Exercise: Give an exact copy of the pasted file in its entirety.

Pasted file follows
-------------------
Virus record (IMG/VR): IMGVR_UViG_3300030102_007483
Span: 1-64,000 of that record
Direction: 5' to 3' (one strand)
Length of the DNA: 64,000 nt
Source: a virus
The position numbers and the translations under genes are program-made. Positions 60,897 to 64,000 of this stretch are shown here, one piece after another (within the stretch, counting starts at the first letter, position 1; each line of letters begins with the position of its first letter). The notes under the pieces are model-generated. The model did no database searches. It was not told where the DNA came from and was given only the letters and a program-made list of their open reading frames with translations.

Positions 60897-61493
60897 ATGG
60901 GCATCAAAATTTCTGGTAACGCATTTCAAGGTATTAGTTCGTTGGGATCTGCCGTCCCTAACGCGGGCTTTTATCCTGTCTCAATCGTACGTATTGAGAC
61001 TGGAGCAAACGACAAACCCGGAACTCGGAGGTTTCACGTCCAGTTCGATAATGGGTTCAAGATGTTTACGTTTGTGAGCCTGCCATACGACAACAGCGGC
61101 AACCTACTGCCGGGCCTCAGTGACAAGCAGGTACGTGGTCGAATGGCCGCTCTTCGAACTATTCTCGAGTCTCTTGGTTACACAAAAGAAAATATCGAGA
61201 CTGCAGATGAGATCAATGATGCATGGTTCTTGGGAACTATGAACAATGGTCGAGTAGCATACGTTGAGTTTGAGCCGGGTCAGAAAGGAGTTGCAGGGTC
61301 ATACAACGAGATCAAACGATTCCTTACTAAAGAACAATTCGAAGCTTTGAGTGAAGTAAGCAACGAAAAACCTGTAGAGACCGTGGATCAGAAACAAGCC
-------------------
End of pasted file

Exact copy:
Virus record (IMG/VR): IMGVR_UViG_3300030102_007483
Span: 1-64,000 of that record
Direction: 5' to 3' (one strand)
Length of the DNA: 64,000 nt
Source: a virus
The position numbers and the translations under genes are program-made. Positions 60,897 to 64,000 of this stretch are shown here, one piece after another (within the stretch, counting starts at the first letter, position 1; each line of letters begins with the position of its first letter). The notes under the pieces are model-generated. The model did no database searches. It was not told where the DNA came from and was given only the letters and a program-made list of their open reading frames with translations.

Positions 60897-61493
60897 ATGG
60901 GCATCAAAATTTCTGGTAACGCATTTCAAGGTATTAGTTCGTTGGGATCTGCCGTCCCTAACGCGGGCTTTTATCCTGTCTCAATCGTACGTATTGAGAC
61001 TGGAGCAAACGACAAACCCGGAACTCGGAGGTTTCACGTCCAGTTCGATAATGGGTTCAAGATGTTTACGTTTGTGAGCCTGCCATACGACAACAGCGGC
61101 AACCTACTGCCGGGCCTCAGTGACAAGCAGGTACGTGGTCGAATGGCCGCTCTTCGAACTATTCTCGAGTCTCTTGGTTACACAAAAGAAAATATCGAGA
61201 CTGCAGATGAGATCAATGATGCATGGTTCTTGGGAACTATGAACAATGGTCGAGTAGCATACGTTGAGTTTGAGCCGGGTCAGAAAGGAGTTGCAGGGTC
61301 ATACAACGAGATCAAACGATTCCTTACTAAAGAACAATTCGAAGCTTTGAGTGAAGTAAGCAACGAAAAACCTGTAGAGACCGTGGATCAGAAACAAGCC